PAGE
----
# Torque orientation when changing the coordinate system

I have some Unity application, where the user can input a torque that will be apply to a given rigidbody. Nonetheless, the sophistication comes from the fact that the input from the user is in a given coordinate system ((x,y,z) becomes (y,-z,x) in unity) which follow the right-hand rule and that it'll be converted to the unity coordinate system which unfortunately follow the left-hand rule...

Let's summarize, the user input his torque in his coordinate system which will be converted to the coordinate system of unity and finally the torque is apply using AddTorque.

The problem is that when for example the user enter a torque of (0,0,-1000) it'll assume that the rigidbody will turn on his left, but as unity coordinate system use left hand rule the rigidbody will turn on his right.

How can I convert the torque from one system to the other but I want to keep the orientation of the torque ? Or in an equivalent way : How can I make sure that the user does not know that there has been a change of coordinate system and that everything is transparent for him ?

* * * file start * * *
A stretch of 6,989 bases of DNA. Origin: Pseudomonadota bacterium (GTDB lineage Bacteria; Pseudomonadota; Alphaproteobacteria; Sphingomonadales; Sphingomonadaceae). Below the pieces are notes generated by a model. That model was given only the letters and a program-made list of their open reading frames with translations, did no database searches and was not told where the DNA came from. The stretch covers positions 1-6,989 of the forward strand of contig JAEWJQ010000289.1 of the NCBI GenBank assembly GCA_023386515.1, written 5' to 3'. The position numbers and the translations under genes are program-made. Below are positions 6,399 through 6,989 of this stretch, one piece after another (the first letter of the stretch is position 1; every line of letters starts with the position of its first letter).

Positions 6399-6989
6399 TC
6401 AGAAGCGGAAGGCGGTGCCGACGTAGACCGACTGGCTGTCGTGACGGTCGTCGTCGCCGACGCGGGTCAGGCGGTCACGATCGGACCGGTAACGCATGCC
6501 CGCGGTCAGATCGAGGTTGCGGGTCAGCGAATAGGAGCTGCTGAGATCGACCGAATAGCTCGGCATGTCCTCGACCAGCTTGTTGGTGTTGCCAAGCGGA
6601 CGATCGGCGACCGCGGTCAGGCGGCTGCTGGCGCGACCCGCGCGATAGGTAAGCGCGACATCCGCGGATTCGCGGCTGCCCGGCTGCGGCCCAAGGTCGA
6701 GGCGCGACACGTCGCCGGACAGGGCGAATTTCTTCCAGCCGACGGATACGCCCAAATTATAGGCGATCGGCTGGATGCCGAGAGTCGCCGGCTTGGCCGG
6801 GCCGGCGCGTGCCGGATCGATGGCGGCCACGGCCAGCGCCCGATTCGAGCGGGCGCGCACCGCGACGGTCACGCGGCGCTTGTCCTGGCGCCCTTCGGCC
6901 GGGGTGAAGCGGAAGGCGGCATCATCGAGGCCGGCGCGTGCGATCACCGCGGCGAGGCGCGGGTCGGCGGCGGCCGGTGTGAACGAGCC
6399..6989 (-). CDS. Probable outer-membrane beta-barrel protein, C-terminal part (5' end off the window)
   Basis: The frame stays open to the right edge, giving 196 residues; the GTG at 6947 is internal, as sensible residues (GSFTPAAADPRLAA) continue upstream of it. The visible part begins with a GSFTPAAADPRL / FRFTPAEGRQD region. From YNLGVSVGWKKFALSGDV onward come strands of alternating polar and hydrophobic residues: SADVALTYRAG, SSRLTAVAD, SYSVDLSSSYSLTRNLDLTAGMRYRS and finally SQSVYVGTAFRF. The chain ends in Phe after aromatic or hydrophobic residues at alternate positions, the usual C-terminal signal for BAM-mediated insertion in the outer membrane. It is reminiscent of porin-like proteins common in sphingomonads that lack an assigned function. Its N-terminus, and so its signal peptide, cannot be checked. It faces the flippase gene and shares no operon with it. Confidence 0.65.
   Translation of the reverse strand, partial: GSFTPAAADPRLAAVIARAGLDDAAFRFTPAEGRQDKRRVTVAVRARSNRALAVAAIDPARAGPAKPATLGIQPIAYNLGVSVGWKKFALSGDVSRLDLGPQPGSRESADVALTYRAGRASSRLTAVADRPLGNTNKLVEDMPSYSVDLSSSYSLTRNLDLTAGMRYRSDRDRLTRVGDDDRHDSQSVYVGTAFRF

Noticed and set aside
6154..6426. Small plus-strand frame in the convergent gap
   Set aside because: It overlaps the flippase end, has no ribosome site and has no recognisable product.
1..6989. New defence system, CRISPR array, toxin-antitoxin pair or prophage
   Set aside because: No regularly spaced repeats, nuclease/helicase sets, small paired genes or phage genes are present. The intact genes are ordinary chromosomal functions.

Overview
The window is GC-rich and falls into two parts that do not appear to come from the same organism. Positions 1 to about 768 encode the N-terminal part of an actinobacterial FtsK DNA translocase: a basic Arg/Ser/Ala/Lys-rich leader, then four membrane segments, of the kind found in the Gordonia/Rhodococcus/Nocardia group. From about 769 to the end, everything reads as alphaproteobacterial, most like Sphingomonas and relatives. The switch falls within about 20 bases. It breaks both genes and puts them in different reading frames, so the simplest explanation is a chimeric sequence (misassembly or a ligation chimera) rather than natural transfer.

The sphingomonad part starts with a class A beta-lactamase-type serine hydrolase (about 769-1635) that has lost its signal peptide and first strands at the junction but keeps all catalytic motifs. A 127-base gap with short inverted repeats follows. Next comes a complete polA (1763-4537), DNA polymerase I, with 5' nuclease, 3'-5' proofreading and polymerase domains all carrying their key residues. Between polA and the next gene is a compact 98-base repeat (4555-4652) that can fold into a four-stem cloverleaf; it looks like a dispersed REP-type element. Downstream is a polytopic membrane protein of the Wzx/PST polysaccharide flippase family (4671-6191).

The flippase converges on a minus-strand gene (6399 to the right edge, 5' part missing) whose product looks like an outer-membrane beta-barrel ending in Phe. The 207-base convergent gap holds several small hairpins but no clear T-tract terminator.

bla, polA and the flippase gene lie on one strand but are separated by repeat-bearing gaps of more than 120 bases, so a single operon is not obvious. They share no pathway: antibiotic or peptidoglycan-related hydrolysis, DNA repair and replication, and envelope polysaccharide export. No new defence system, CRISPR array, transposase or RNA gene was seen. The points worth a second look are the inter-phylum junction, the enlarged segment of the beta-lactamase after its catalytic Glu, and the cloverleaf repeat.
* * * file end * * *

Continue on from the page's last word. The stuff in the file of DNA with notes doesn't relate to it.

Sorry if it's a bit confusing, please let met know if you need some further details.

Edit : I made a typing error, I wanted to write (0,0,1000) for the torque example. To match with the answer, I will just reverse the direction in which it turns.

## 1 Answer

When you change handedness, all angles are negated. So all you have to do is negate the torque.

If I'm reading your question correctly, your source coordinate system is:

• x+ forward
• y+ right
• z+ down

In that coordinate system, a torque of (0, 0, -1000) should rotate left (counter-clockwise if we're looking down on the plane of rotation). To see this, point your right thumb upward (away from z+ "down" because our torque has a negative z component). Your fingers curl to the left, in the direction of rotation.

Converting this to Unity's coordinates using the swizzle you provided (y, -z, x) gives (0, 1000, 0), which rotates right (clockwise when looking down on the plane of rotation). (This time we point our left thumb upward, toward y+ since the torque has a positive y component, and our fingers curl to the right).

So all you have to do to get back to leftward rotation is negate it to produce (0, -1000, 0).

Distributing the negation through your swizzle gives you (-y, z, -x).